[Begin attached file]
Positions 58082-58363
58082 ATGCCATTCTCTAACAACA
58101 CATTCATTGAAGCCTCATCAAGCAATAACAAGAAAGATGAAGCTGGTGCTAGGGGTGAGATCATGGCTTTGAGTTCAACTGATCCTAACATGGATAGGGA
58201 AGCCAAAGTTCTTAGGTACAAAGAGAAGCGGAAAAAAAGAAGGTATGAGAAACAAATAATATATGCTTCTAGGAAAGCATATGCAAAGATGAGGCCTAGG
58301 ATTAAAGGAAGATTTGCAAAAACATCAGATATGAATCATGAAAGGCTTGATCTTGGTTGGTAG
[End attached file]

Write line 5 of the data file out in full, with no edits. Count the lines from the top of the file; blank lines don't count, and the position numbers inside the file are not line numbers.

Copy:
58301 ATTAAAGGAAGATTTGCAAAAACATCAGATATGAATCATGAAAGGCTTGATCTTGGTTGGTAG